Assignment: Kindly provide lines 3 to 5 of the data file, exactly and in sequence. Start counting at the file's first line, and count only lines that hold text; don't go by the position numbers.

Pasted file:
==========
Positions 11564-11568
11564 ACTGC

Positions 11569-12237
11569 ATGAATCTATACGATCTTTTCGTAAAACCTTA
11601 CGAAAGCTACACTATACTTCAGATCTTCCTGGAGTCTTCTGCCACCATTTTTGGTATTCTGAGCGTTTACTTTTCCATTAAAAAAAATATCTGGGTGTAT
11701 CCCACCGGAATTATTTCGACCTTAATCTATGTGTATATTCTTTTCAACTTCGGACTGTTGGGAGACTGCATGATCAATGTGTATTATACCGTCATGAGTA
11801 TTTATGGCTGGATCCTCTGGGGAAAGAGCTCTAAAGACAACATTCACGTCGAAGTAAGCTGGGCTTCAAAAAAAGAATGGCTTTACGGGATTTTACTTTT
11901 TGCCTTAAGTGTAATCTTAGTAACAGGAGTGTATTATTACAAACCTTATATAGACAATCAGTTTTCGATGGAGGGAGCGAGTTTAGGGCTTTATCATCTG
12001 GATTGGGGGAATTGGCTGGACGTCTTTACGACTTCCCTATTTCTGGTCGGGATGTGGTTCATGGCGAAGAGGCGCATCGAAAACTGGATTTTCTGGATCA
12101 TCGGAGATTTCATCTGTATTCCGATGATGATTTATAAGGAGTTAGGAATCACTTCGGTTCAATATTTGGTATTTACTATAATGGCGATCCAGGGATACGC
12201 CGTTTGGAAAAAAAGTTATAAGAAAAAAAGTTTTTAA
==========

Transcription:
Positions 11569-12237
11569 ATGAATCTATACGATCTTTTCGTAAAACCTTA
11601 CGAAAGCTACACTATACTTCAGATCTTCCTGGAGTCTTCTGCCACCATTTTTGGTATTCTGAGCGTTTACTTTTCCATTAAAAAAAATATCTGGGTGTAT